What is an invoice price?
The invoice price is the initial price that the manufacturer charges the dealer. Due to rebates and incentives from the manufacturer, the price is usually not the dealer’s final cost. Freight, also known as the destination charge, is part of the invoice price.
Though multiple industries use the term “invoice price,” it is especially prevalent in the auto industry. When the dealer orders a vehicle from the manufacturer, the invoice price appears on the car’s invoice.
However, the invoice price is usually different from what the manufacturer ultimately pays for the vehicle. Most of the time, it is higher than the dealer’s actual cost. Depending on their sales, dealers often receive cash incentives or holdbacks that decrease the final cost.
The holdback is a percentage of either the manufacturer’s suggested retail price or invoice price of a new car that the manufacturer repays to the dealer. It is designed to supplement the dealer’s cash flow and indirectly reduce “sales commissions” by artificially elevating the dealership’s paper cost.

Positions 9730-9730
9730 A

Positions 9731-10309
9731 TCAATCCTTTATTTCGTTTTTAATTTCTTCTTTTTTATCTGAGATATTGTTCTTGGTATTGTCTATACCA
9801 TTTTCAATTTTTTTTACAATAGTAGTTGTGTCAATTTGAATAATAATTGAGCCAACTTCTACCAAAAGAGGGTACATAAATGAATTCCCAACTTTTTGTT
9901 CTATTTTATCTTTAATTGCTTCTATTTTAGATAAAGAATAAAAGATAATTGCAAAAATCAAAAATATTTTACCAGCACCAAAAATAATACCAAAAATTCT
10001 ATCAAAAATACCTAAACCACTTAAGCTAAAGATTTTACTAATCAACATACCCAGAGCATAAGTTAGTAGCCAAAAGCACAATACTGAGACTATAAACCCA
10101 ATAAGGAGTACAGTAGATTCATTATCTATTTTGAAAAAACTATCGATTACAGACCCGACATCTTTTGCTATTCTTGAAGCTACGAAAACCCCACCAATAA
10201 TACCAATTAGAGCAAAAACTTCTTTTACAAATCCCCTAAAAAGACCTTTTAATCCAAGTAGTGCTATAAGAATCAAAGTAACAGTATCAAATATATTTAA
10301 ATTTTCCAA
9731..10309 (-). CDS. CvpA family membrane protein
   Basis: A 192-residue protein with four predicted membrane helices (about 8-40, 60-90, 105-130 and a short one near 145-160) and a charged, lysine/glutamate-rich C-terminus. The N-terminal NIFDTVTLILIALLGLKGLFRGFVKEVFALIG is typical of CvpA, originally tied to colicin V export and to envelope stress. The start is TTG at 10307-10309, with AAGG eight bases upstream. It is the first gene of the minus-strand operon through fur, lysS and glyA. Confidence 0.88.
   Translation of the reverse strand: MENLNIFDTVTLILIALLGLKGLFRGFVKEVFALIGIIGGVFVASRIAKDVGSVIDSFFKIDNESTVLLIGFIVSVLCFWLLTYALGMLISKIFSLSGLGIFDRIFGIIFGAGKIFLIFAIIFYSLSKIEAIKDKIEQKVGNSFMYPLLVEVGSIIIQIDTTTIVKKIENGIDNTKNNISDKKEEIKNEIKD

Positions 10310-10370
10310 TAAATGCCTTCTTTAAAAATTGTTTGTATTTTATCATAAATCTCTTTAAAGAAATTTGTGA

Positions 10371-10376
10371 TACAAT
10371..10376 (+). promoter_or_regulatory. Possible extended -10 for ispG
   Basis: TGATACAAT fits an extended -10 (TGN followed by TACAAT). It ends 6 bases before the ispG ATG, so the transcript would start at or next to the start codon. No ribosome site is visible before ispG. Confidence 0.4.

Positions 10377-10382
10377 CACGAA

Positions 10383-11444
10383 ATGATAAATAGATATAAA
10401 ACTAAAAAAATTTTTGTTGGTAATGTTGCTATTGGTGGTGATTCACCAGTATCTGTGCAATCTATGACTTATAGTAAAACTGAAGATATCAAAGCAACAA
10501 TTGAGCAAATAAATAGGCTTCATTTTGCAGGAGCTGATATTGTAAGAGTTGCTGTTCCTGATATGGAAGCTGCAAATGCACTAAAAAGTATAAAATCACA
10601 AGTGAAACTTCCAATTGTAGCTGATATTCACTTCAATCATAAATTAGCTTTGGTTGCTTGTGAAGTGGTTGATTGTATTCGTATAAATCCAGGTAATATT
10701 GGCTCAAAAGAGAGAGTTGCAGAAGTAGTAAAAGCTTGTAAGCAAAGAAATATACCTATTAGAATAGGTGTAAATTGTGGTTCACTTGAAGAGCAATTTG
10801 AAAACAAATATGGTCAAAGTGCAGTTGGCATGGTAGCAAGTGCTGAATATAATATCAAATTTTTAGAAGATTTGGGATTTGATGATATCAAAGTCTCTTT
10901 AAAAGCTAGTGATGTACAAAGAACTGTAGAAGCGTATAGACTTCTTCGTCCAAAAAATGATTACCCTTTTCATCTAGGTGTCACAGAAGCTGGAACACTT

Consumers frequently use the invoice price to gauge how good of a deal they are getting on their purchase. Due to these discounts and kickbacks, it is possible to strive for a lower price.
Invoice price example
The next time you shop for a new vehicle, take into account the invoice price when negotiating your transaction with the dealer.
For example, the MSRP for a new truck is $30,000. The stated invoice price for the truck is $27,000. You might think that if you can get the dealer to go close to $27,000, the truck is a great buy. But remember that the dealer usually gets even more discounts for buying the truck.
Though you likely cannot find out the exact discounts that the dealer received for the truck, you can use auto-buying tools to get an idea of both the true invoice price and what the fair market price is for the vehicle.
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